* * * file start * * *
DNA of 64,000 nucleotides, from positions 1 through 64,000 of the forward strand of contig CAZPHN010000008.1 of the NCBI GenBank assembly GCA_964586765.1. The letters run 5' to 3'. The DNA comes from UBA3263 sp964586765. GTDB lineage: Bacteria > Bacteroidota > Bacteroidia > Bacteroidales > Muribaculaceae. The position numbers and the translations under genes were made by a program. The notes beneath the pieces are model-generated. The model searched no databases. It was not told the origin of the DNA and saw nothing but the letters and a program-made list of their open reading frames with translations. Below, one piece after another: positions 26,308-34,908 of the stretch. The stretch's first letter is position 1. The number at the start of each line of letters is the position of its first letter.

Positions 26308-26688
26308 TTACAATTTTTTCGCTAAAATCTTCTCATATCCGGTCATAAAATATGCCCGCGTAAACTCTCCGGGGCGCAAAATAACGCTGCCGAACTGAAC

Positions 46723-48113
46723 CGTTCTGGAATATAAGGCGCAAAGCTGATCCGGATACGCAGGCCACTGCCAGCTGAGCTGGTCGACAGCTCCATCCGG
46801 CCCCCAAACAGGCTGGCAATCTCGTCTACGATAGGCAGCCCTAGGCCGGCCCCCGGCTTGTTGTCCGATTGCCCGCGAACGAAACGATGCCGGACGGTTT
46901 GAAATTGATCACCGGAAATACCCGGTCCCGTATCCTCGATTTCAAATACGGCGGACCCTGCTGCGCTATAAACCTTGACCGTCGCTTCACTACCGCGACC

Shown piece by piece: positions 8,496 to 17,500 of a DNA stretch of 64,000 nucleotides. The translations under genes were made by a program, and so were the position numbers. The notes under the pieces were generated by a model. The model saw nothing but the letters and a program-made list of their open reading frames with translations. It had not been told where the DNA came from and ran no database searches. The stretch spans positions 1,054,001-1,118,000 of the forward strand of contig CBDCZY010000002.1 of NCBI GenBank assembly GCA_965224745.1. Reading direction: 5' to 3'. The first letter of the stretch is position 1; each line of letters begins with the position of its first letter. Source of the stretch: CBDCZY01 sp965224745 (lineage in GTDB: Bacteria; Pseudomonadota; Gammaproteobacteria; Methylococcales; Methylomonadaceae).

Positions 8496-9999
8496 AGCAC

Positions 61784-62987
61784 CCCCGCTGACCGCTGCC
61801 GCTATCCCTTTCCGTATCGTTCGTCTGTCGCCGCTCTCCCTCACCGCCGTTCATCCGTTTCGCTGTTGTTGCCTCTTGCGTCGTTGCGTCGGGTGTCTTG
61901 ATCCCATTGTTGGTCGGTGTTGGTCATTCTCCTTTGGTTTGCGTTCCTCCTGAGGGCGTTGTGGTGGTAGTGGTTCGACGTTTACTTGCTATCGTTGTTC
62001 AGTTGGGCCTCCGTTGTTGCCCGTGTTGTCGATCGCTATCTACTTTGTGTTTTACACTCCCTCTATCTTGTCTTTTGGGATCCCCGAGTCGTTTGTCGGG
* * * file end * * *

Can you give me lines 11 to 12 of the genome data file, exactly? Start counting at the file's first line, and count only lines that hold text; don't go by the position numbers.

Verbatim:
Positions 61784-62987
61784 CCCCGCTGACCGCTGCC